• Follow-up discussion on the type of regime that might help to ameliorate the pains of imprisonment, emphasizing the principle that prisoners are sent to prison as punishment not for punishment, and the importance of international norms and standards.
  • Lecture/discussion to then focus on the profile and shared characteristics of individuals living in prison across jurisdictions - the most vulnerable, marginal and stigmatized groups in society, many of whom should not be in prison.
  • ACLU's video on the Elderly in Prison could be included in this session.

Week 6

Working in prison

  • Lecture and discussion on the pivotal role of prison officers regarding the quality of life experienced in prisons.
  • Key questions include: What is the (dual) role of the prison officer - care versus control? To what extent are prison officers overworked and underpaid? What training and support is available? What do the international standards say?
  • Students should consider what it might be like to work in prisons in their region. To what extent are prison officers valued in society? To what extent are prisons stressful and difficult/dangerous places to work in?
  • Introduce students to the concept of dynamic security and the importance of positive and collaborative staff-prisoner relationships to develop safe, humane and secure prisons.
  • Finally, students should consider and discuss the impact prison overcrowding might have on the work of prison staff.
  • Include exercise 7 focusing on the question: What would it be like to work in prison?

Week 7

Implementing human rights standards in prison

  • Lecture and in-depth analysis on the development of international human rights standards since the Second World War, specifically focusing on the standards and guidelines that deal with the treatment of prisoners and conditions of detention.
  • Lecture and discussions to centre on the Nelson Mandela Rules that deal with the essential features of day-to-day prison life, and to consider UNODC's thematic Checklist as a practical tool for countries to assess their compliance with the Rules.
  • Lecture should also draw on local examples and practice to enable students to assess the extent to which the Rules have been implemented in the country. It should also be acknowledged that there are regional bodies, committees, treaties and standards that can also help assess the extent to which prison standards adhere to fundamental human rights (independent oversight). Reference should be made to UNODC's Global Strategy on Addressing Prison Challenges to reduce the scope of imprisonment, improve prison conditions and support the social reintegration of prisoners.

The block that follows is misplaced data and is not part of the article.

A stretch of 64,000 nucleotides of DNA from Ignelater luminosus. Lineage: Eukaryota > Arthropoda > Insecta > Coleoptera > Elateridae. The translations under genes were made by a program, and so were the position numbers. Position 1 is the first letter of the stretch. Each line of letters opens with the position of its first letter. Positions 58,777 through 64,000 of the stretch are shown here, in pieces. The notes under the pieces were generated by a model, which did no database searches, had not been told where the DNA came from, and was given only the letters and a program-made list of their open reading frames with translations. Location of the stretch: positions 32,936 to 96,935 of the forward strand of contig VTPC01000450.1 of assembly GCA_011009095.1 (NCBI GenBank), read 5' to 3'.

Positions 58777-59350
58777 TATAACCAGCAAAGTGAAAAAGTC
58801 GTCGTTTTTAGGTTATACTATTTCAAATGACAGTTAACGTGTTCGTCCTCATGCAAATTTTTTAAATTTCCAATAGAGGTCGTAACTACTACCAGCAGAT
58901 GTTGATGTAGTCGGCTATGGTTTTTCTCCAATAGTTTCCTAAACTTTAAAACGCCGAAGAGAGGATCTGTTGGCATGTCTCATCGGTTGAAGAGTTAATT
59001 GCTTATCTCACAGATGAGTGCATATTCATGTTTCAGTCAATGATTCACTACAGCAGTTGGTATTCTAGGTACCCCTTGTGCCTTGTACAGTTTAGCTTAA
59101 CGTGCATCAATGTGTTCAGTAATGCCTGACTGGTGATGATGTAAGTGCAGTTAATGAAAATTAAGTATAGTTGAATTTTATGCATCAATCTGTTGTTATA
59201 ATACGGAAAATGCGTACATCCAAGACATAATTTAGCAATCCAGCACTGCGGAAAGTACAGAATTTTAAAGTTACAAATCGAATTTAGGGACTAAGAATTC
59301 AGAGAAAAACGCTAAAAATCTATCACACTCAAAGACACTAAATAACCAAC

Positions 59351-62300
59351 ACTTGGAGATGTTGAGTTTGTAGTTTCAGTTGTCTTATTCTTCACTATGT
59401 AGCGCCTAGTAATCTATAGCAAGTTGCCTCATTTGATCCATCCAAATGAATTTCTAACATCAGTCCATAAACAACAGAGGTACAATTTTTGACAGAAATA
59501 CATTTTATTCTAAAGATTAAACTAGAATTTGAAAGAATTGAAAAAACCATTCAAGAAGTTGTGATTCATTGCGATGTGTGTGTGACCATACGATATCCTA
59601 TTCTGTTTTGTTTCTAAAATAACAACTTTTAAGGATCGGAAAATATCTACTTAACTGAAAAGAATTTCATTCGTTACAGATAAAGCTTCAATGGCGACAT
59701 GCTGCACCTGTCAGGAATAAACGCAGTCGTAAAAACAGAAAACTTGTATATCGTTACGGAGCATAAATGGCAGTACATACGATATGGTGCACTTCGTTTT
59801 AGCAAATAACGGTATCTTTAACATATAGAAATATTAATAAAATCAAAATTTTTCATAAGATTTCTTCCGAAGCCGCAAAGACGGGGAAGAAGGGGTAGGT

• Videos that could be included in this session: Penal Reform International's The Nelson Mandela Rules: An Animated Introduction; Thailand Institute of Justice's About the Bangkok Rules and UNODC's strategic response to global prison challenges.

Week 8

Towards humane prisons and alternatives to imprisonment (plus course re-cap and review).

  • The last session will first consider various ways in which prisons can operate humanely, in line with international human rights standards through individualized sentence planning, normalized regimes and constructive activities (with reference made to the Nelson Mandela Rules).
  • It will then discuss the arguments for abolishing the use of imprisonment, as well as reducing its scope and the development of non-custodial measures as part of criminal justice reform.
  • Key question: To what extent can alternatives assist in the process of prison / criminal justice reform?
  • Students should be given time to consider the extent to which alternatives to imprisonment are used in their region/country, or consider international examples.
  • Exercise 8 could be included in this final session to debate the abolition of imprisonment.
  • Videos that could be included in this session: Open University's Radical alternatives to prison and Joe Sim, Professor of Criminology, on Does Prison Work?.
  • Session to end with a course re-cap and review. Lecturers to highlight the assessment methodology.